Whither Teaching in the University Novel?

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Abstract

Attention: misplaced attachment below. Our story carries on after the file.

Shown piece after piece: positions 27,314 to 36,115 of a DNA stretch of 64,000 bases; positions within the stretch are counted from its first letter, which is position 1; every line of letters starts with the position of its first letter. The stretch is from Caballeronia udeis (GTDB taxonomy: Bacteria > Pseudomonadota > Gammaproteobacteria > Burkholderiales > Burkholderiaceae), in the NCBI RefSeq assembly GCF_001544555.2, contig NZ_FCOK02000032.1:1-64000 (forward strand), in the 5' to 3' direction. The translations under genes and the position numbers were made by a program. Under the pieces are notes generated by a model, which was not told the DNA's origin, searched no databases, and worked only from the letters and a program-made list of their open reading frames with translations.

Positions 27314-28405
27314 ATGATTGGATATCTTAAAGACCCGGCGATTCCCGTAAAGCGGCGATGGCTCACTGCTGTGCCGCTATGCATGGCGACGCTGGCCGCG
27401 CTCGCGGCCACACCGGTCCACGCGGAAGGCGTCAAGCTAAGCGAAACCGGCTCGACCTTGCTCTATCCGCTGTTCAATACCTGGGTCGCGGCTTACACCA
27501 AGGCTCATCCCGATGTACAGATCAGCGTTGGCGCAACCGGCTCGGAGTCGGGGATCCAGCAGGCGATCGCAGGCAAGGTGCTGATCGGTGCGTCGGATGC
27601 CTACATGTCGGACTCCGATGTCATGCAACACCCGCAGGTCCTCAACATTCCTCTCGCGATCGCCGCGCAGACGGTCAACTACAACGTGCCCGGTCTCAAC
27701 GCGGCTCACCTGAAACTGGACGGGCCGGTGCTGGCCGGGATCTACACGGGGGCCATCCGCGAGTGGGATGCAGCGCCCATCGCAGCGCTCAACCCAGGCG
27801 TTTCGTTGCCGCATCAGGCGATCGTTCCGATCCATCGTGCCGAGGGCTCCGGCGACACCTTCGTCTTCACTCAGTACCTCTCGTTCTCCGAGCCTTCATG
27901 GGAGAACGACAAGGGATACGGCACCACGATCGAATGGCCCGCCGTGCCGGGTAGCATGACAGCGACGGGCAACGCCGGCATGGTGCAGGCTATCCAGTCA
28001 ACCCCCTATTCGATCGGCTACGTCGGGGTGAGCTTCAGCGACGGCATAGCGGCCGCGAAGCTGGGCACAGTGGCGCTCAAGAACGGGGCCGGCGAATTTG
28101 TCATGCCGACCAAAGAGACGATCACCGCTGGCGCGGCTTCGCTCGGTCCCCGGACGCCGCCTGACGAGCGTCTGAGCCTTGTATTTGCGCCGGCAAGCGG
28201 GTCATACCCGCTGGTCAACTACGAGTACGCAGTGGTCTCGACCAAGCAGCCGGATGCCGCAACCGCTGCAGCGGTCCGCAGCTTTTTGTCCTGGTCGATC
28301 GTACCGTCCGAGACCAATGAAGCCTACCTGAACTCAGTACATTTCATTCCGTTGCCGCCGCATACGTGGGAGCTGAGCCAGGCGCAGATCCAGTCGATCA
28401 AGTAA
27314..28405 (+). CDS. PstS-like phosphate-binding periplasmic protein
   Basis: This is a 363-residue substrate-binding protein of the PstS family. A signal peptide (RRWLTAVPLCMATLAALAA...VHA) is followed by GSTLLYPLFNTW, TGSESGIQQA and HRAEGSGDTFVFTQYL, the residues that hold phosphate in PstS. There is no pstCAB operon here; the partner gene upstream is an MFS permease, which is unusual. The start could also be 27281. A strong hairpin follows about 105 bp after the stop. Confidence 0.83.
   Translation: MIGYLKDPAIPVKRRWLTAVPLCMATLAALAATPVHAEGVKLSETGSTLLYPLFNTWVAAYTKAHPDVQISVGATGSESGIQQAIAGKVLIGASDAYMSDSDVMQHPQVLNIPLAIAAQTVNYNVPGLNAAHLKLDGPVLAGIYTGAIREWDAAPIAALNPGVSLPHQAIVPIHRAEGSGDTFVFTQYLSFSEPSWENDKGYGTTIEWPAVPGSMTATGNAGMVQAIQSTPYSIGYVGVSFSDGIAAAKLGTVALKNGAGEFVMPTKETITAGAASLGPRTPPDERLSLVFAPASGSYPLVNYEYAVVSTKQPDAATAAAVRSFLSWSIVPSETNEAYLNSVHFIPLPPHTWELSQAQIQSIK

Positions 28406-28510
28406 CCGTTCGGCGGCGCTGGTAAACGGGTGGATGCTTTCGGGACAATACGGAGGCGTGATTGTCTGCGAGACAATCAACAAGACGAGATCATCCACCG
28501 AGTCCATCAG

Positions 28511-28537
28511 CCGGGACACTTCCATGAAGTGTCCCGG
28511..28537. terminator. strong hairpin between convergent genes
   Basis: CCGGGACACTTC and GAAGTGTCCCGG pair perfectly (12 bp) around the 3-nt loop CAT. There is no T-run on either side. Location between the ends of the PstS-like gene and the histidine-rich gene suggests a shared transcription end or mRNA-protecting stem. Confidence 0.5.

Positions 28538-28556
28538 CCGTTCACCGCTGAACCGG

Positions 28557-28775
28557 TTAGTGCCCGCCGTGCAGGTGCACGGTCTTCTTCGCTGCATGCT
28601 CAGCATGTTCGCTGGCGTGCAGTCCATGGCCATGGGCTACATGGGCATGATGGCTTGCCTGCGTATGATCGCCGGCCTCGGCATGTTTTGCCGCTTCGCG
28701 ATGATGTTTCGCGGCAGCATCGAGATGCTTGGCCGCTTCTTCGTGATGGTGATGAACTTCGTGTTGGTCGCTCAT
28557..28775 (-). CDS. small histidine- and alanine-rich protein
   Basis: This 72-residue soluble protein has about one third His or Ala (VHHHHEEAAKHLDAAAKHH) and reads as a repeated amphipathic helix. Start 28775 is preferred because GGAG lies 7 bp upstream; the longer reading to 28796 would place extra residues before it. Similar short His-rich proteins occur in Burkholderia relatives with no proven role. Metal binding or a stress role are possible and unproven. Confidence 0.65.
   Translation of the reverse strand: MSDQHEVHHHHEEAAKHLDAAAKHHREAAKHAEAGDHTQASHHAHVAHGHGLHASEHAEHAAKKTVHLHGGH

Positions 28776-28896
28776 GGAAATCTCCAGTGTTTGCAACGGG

Scenes of explicit teaching make only limited appearances in the university novel since World War II. While it would be easy – if cynical – to attribute this minimization to the devaluation of teaching in the modern university, the importance of teaching and learning to sympathetic characters (and their lack of importance to corrupted figures) suggests that this lack of focus on the classroom stems from something else. Indeed, university novels tend to be fairly conservative aesthetically, and the demands of traditional narrative make extended classroom scenes difficult if not impossible to manage. Because of these narrative demands, learning and teaching take on different forms in the university novel, creating stories in which education corresponds to the struggle of teachers and students with and against administrators and buildings – stories that, therefore, resemble Leo van Lier’s observation about how remembering our own educations as stories contradicts more bureaucratic visions of learning. This observation holds true whether one considers better-known works of university fiction such as David Lodge’s Campus Trilogy, Mary McCarthy’s The Groves of Academe, and Julie Schumacher’s Dear Committee Members or lesser-known works produced by micro-presses and writers who are enabled by current technologies to publish electronically.

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